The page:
International Orchestra Conference

Created in 2008 by FIM (International Federation of Musicians), the International Orchestra Conference takes place every three years. The previous editions took place in Berlin (2008), Amsterdam (2011) and Oslo (2014). The aim of this dedicated conference is to give symphony orchestra or opera musicians down to the smallest ensemble orchestras the opportunity to share their experiences, concerns and initiatives on issues such as improving working conditions, consolidating employment, risk prevention where health and safety are concerned, developing audiences or public or private financial perpetuation.

A place of exchange for musicians and managers

Since its first edition in 2008, the International Orchestra Conference has invited administrators to take part in panels alongside musicians’ representatives. This open approach enables us to address issues of common interest together, without excluding controversy.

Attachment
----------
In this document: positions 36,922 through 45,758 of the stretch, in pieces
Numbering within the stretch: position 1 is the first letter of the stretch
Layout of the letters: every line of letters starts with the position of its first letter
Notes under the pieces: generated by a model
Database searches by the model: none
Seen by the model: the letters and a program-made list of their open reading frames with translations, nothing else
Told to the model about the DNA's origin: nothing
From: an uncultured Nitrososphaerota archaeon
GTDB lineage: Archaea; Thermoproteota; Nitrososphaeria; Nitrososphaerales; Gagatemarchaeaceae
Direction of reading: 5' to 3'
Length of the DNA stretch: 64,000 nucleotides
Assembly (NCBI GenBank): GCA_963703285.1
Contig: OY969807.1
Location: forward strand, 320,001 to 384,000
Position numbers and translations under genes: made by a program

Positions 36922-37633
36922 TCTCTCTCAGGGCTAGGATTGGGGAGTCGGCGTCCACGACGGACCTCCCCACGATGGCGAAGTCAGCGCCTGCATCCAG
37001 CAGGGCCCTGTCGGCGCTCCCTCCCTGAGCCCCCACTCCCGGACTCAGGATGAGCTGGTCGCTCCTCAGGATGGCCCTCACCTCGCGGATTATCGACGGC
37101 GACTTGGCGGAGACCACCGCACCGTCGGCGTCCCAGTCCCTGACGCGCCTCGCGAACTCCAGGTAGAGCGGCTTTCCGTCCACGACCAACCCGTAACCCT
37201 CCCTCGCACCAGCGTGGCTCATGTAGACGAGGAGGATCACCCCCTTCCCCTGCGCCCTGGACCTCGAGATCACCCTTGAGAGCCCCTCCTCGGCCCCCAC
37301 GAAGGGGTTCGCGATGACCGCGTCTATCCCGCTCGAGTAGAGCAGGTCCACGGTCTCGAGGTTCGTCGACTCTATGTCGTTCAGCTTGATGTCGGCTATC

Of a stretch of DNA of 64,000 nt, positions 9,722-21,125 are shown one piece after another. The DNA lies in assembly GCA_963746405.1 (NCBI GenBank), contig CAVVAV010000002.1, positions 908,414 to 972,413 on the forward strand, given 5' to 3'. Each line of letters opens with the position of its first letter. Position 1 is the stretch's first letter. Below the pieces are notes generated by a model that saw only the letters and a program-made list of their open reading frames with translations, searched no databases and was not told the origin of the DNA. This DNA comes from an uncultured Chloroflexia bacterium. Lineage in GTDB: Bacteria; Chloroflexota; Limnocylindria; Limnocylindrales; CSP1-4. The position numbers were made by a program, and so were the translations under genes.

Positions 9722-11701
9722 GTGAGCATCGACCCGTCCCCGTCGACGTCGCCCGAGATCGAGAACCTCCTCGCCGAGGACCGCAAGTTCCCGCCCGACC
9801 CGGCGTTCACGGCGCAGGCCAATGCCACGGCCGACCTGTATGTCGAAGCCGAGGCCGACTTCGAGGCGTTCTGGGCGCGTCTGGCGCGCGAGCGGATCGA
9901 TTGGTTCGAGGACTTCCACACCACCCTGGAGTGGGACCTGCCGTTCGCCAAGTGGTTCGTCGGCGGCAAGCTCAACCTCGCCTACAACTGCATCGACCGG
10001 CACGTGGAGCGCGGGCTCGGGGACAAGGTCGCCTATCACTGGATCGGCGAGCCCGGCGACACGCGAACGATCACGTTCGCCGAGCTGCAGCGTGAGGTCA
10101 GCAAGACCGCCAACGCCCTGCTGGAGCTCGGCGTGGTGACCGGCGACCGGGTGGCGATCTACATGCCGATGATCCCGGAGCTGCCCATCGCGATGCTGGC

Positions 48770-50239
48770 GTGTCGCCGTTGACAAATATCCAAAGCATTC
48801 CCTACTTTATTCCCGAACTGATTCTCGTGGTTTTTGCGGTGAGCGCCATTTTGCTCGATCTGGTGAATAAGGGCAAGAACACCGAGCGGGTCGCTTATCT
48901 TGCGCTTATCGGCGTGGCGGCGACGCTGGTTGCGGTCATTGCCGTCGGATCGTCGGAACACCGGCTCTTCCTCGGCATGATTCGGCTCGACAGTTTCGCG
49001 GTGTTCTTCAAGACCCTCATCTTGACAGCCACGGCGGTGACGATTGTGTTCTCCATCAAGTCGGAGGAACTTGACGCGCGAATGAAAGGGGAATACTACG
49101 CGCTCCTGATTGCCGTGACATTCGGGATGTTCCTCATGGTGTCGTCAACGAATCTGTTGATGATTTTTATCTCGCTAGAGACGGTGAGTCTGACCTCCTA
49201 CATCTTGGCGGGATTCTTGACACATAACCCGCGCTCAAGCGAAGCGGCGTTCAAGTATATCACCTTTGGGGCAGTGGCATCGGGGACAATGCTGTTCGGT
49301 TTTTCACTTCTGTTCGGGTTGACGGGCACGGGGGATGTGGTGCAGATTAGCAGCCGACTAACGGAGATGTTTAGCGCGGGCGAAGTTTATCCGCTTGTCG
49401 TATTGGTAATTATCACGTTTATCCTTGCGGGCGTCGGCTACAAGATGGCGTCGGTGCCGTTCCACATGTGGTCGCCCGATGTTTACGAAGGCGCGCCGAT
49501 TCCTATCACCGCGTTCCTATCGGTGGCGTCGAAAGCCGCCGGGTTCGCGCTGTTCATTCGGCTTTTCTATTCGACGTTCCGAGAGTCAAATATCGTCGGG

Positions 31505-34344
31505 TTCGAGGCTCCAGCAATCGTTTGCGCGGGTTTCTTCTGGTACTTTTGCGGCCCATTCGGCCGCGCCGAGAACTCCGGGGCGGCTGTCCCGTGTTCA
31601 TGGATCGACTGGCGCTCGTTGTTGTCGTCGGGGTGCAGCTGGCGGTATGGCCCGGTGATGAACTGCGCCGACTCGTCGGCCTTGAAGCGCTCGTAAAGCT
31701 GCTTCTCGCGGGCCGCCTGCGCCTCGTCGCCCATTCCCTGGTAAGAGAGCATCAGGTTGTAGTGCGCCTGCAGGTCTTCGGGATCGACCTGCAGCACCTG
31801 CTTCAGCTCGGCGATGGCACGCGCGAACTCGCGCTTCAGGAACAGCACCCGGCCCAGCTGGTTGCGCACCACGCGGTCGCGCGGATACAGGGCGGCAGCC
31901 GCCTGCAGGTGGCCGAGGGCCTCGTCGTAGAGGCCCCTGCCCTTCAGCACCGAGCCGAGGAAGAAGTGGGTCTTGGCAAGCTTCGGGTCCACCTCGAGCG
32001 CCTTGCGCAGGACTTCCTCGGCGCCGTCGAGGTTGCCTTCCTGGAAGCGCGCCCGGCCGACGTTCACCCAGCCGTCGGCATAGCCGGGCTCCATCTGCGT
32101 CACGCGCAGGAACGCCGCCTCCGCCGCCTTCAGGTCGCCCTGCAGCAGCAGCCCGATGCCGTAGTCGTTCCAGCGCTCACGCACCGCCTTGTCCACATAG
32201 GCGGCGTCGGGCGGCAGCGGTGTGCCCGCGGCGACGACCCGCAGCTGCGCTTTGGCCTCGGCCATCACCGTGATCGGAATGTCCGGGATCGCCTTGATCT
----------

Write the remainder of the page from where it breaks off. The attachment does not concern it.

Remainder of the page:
Financing methods, the impact of digital on the way orchestras operate and their relationship with the public, taking risks into account where occupational health is concerned, the involvement of musicians in elaborating artistic projects – these are but a few examples of the numerous issues which musicians and managers address. We need to take up issues and submit them for debate.

Orchestras: an essential cultural mission

In February 2014, musicians’ representatives meeting at the 3rd International Orchestra Conference stated: “Support for symphony and opera music, which are a precious and fragile part of our cultural heritage, is a prime responsibility of national, regional and local governments“. In what has become known as the Oslo Call, they also called on political decision makers “to honour this responsibility, by providing orchestras with the means that are necessary to pursue their missions and thus contribute to, and enhance artistic, social and economic life“.